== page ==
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  • Reverend James Squire

Justice System or Legal System



I had lunch today with one of my extraordinary former students. Some of our conversation could be helpful to you, the reader of this blog. I will share what I learned that you can learn from him as well. I will not share his personal details. He is an African American student who spent the first seven years of his life in a refugee camp in a war-torn area of Africa. He and his family fled from violence that few of us can imagine to the refugee camp.


There was no school for him to attend so he would move from place to place in the camp encountering a diverse group of people. There were times when there was not enough food, but, as he pointed out to me, you don’t know what you don’t have when you are in a refugee camp. As a result of being in the camp, he speaks several languages. He also grew up fast with so much maturity at such a young age.


He and his family came to America and he entered third grade even though he had no formal schooling and could not speak or understand the English language. He was placed according to his age. He was at grade level after that year. His large family moved into a two-bedroom apartment in a nearby part of the city. Air mattresses were spread across the living room floor for him and his siblings.


Our then Head of School heard about the family and made it possible for the three brothers to attend EA.


He is Muslim. He understands the importance of equal treatment of all religions better than anyone that I have ever heard. He indicated that he got that from Chapel where he was one of my student spiritual leaders.


My luncheon guest loved his experience at EA. In many ways it was part of who he is today. He is among the most kind and empathetic people that I know.


How did he rise with so little to begin his journey through life to where he is today? I knew his story, but I asked him to tell me in more detail about his days in the refugee camp and his time prior to coming to our school.


I believe the answer to his rise is his ability to take all of his life and to never forget where he came from which is a theme of my memoir which he is currently reading. He can reach back to his refugee days. They are not something to forget. They are something to remember.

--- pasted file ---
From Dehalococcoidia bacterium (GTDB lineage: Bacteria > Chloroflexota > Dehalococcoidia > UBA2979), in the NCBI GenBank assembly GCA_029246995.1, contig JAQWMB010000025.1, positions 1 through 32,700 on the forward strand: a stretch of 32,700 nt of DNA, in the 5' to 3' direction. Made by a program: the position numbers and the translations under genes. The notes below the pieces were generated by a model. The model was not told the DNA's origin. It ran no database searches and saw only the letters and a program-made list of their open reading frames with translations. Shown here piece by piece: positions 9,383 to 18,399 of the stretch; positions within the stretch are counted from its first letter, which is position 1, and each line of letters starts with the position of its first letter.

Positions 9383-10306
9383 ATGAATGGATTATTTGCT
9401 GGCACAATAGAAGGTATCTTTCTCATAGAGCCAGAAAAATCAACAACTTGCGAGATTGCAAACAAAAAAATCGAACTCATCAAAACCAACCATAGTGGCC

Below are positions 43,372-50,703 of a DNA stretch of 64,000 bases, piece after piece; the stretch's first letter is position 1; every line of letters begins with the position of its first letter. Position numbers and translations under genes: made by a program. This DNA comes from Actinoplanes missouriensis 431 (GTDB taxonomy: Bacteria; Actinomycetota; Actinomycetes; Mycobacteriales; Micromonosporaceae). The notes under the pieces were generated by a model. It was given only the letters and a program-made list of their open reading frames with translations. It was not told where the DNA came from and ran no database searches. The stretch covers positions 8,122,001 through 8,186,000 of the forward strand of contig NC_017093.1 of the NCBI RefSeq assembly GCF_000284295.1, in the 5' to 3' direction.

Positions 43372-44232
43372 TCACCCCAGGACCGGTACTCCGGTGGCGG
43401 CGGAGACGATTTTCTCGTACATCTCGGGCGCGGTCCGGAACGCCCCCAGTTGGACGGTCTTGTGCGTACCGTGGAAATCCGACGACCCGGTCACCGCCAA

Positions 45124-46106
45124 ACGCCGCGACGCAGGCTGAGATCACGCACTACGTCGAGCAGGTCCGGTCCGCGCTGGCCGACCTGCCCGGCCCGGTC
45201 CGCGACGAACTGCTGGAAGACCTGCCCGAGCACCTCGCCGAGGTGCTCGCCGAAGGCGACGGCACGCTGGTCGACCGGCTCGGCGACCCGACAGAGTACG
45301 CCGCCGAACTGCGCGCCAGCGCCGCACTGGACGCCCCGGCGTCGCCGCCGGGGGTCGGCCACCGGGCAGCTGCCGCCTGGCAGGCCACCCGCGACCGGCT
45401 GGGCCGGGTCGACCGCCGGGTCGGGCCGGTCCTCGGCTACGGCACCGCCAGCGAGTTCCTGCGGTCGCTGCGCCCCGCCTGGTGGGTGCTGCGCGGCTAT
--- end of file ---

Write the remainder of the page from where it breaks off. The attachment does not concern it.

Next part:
I remember when he was at EA that he told me that he would set his alarm for an early morning hour to make sure that all of his homework was done in the best way possible.


This is a family story as well. His older brother who graduated from our school received his undergraduate degree from Harvard and now is working on a PH.D in biomedical engineering at MIT. Another brother received a degree in mechanical engineering. All have the same history,

But there is something more. Call it integrity, empathy or heart. Most ethicists will tell you that these are the ingredients leading to success. I remember a text that I received from him when I was struggling with a medical issue. He simply wrote: “Thinking of you Rev. I hope that you are doing well.” It helped me to take a deep breath to continue on.


We covered a myriad of bases in our conversation during lunch including the current political situation in our country, Critical Race Theory, spirituality, Black Lives Matter, the importance of faith, and what it is like to be a black man in a nation that has not curtailed the efforts of white supremacy. He then made a comment that I had never heard before. He said, “We don’t have a justice system. We have a legal system.” What a summary of current affairs in our nation as more of Trump’s crimes seem to go untouched by the law and black people dominate the prison system.


This student is a recent college graduate where he majored in international relations and received an important award at his graduation. His goal is to work in the foreign service. He will leave on September 1 to join the U.S, embassy in France. Because of his refugee days, he is fluent in French. It is one of several languages that he can speak.


Before we parted ways, I told him that I thought that he would change the world. How did I know that? Because he has changed me and many others who know him. Do not forget where you came from for powerful things can motivate you even in a refugee camp. I know that is true!

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